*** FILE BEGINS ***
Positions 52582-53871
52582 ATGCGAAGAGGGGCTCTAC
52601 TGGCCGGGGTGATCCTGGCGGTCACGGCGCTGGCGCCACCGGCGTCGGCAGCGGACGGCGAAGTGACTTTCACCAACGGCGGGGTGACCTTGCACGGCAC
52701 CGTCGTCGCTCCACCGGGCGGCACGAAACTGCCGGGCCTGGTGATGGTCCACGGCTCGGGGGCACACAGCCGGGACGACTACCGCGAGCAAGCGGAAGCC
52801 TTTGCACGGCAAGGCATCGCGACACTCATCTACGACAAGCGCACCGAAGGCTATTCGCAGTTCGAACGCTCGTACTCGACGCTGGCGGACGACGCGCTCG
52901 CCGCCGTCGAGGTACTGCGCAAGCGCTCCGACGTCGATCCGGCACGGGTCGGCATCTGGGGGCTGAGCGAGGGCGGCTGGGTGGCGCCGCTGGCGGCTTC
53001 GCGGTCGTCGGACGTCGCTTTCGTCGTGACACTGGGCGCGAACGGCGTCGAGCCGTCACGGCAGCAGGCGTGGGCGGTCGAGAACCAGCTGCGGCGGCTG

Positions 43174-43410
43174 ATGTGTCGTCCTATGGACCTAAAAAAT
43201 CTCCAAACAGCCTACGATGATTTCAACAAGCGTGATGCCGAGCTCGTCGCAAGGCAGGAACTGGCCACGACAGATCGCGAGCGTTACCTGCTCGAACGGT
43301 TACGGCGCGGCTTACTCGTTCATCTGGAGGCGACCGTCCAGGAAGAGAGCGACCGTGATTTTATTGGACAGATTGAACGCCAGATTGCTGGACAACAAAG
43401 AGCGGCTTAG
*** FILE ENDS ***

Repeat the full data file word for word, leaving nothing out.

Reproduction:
Positions 52582-53871
52582 ATGCGAAGAGGGGCTCTAC
52601 TGGCCGGGGTGATCCTGGCGGTCACGGCGCTGGCGCCACCGGCGTCGGCAGCGGACGGCGAAGTGACTTTCACCAACGGCGGGGTGACCTTGCACGGCAC
52701 CGTCGTCGCTCCACCGGGCGGCACGAAACTGCCGGGCCTGGTGATGGTCCACGGCTCGGGGGCACACAGCCGGGACGACTACCGCGAGCAAGCGGAAGCC
52801 TTTGCACGGCAAGGCATCGCGACACTCATCTACGACAAGCGCACCGAAGGCTATTCGCAGTTCGAACGCTCGTACTCGACGCTGGCGGACGACGCGCTCG
52901 CCGCCGTCGAGGTACTGCGCAAGCGCTCCGACGTCGATCCGGCACGGGTCGGCATCTGGGGGCTGAGCGAGGGCGGCTGGGTGGCGCCGCTGGCGGCTTC
53001 GCGGTCGTCGGACGTCGCTTTCGTCGTGACACTGGGCGCGAACGGCGTCGAGCCGTCACGGCAGCAGGCGTGGGCGGTCGAGAACCAGCTGCGGCGGCTG

Positions 43174-43410
43174 ATGTGTCGTCCTATGGACCTAAAAAAT
43201 CTCCAAACAGCCTACGATGATTTCAACAAGCGTGATGCCGAGCTCGTCGCAAGGCAGGAACTGGCCACGACAGATCGCGAGCGTTACCTGCTCGAACGGT
43301 TACGGCGCGGCTTACTCGTTCATCTGGAGGCGACCGTCCAGGAAGAGAGCGACCGTGATTTTATTGGACAGATTGAACGCCAGATTGCTGGACAACAAAG
43401 AGCGGCTTAG